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Showing posts with label some kind of neko. Show all posts
Showing posts with label some kind of neko. Show all posts

Friday, March 6, 2009


More Japanese That Ain't in the Textbook

~Feelings, Nothing More than Feelings~ Part 2 of X

I know its been a few weeks (ok, a month?) since the first part of this series, but I'm a busy man, and there is all KINDS of 日本語 that's not in your 教科書 that needs to be addressed. If you've forgotten in the intervening period, this is a continuation of my last Kyoukasho Ni Notte Nai Nihongo (KN^4) post, which you might want to take a glance at as a refresher.

Today we are going to look at some 熟語 that make use of the 気 character and their relationship to other words of similar meaning. Many of them do overlap in certain ways, but I hope you'll come away from this with at least a rudimentary idea of the different nuances they all carry.


If you are anything like me, this is the first word that you learned that meant "feelings." It is both useful and common, but its meaning and usage can be kind of nebulous. The best way to think of it is your feelings as a response to some kind of external stimulus. You might get into a hot onsen and think 「気持ち(が)いい!」, or you watch someone getting facial plastic surgery and think 「気持ち(が)悪い!」 (modern slang: きもい). Check out this neko being caressed and really enjoying it:

気持ち doesn't necessarily have to be a physical reaction; it can be just a general emotion, too. Watching TV or movies, you might hear lines like 「私の気持ちはどうなの?」 ("What about my feelings?") or things like that. I know that I, personally, would one day like to be able to say, 「もてるってやっぱ気持ちいいな!」 ("It feels great being popular with the girls!"). Dare to dream, me, dare to dream.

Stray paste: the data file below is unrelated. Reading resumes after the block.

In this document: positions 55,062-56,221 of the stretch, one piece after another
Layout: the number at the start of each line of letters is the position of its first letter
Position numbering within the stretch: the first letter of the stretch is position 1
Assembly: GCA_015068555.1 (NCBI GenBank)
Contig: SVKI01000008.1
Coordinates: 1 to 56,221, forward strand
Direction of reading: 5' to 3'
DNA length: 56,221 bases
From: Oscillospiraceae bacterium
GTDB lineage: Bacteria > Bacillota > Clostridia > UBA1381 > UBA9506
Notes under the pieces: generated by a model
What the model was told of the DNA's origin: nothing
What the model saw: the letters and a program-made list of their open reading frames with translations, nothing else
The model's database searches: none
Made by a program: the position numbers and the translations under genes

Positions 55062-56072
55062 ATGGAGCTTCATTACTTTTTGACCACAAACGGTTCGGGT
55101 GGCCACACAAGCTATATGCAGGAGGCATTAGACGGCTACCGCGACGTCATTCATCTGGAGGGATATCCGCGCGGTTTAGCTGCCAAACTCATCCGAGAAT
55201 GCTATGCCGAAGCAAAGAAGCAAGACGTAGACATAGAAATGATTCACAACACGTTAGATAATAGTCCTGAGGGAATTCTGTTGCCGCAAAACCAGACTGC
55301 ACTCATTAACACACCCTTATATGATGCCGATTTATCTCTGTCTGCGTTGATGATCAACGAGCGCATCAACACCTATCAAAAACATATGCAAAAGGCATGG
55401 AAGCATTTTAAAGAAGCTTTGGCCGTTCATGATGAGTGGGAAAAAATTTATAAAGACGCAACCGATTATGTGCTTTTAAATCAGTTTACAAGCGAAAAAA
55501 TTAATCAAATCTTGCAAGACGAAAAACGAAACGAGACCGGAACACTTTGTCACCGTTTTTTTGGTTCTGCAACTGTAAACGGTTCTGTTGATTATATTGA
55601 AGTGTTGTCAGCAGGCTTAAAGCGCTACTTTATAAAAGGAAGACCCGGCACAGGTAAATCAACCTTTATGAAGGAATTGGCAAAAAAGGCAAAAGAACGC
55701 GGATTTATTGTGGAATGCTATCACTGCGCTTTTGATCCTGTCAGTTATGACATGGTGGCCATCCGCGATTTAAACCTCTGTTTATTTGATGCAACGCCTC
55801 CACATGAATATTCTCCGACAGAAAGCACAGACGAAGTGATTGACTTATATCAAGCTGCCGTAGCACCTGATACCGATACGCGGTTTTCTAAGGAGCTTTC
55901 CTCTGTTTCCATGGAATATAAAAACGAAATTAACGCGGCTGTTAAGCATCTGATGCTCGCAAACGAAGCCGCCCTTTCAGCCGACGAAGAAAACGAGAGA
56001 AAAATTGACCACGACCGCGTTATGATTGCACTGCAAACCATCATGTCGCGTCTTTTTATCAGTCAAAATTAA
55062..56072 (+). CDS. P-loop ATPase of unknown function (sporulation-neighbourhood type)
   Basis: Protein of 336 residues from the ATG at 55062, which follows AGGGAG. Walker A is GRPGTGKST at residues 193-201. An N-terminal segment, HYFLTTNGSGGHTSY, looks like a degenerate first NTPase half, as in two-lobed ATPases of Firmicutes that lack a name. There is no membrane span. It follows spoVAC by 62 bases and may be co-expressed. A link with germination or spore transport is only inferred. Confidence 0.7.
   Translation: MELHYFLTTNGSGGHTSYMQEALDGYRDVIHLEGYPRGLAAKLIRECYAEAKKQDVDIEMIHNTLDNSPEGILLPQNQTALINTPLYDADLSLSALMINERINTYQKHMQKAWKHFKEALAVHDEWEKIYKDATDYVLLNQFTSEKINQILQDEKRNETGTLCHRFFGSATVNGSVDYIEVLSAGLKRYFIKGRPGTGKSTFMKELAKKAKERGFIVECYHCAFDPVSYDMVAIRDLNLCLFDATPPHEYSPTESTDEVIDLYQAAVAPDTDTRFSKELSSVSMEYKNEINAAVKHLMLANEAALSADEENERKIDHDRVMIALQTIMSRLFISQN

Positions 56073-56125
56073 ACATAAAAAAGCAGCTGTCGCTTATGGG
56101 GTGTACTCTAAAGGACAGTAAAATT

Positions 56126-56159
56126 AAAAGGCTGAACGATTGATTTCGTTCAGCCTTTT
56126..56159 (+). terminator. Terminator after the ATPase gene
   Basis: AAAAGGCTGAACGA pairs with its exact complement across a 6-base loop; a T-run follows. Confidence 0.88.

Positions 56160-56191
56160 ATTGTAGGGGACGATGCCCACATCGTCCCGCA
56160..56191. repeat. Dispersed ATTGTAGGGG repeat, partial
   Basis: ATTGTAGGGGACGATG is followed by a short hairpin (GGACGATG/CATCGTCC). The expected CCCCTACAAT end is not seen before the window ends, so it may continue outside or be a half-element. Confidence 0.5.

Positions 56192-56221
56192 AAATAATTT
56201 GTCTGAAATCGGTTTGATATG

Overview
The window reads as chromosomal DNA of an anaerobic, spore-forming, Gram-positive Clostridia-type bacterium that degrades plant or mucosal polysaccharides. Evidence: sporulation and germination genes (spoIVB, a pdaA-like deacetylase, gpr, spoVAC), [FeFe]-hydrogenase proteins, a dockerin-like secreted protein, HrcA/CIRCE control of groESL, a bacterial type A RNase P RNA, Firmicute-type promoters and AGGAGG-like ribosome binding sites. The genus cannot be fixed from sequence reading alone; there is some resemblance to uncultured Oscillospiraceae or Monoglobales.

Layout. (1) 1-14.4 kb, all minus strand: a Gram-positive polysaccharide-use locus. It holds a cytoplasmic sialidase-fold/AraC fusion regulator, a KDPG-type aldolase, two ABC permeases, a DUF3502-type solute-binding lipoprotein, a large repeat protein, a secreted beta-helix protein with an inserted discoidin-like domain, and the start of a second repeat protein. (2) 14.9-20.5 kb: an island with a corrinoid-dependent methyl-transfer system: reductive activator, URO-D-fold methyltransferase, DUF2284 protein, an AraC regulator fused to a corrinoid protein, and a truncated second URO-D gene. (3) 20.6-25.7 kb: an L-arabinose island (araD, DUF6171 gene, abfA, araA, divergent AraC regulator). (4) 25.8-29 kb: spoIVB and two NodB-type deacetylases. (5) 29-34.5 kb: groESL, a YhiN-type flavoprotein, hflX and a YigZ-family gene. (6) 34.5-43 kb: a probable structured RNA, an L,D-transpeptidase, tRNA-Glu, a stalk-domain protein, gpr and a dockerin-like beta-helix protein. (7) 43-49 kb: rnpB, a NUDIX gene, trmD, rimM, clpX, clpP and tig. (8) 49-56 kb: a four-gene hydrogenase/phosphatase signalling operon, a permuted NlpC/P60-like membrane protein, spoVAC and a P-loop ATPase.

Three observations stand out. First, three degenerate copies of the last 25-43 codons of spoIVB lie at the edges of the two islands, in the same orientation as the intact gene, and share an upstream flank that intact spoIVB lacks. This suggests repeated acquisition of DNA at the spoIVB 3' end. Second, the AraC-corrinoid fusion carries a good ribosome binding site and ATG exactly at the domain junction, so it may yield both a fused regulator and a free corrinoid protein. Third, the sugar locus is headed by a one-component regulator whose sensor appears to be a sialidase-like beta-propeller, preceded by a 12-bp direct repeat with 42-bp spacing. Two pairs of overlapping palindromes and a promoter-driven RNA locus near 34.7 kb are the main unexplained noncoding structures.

It can be really confusing trying to differentiate 気分 from 気持ち, but I think that one way of thinking about it is that it's more about internal stimuli than external. For example, let's say that you are feeling nauseous, you would probably say 気分が悪い rather than 気持ち悪い. That's because, though your nausea might have been caused by something you ate, it is now really an internal thing (literally!). Used on its own like this, 気分が悪い is generally a health-ish kind of thing. (This is another post, but I think that Japanese has an unbelievable amount of words and phrases that describe how one's digestive tract, from the stomach all the way down to the colon, feels.) Not saying that you can't say 気持ちが悪い for your health ever, but 気分が悪い, I think, works better. (For more info, check out the comments to this post.)

気分がいい, I think, isn't quite limited to health. It's used for anything that makes you feel good in a general sense, as opposed to what I see as a more pinpointed response to external stimuli represented by 気持ちがいい. Think about it this way: you might find that sitting outside in the sunshine in specific to be 気持ちいい, but when the weather in general is pleasant, your entire 気分 becomes いい. Or maybe you just won the Superbowl - that would probably make your 気分 pretty いい as well.

JB always makes me feel pretty good.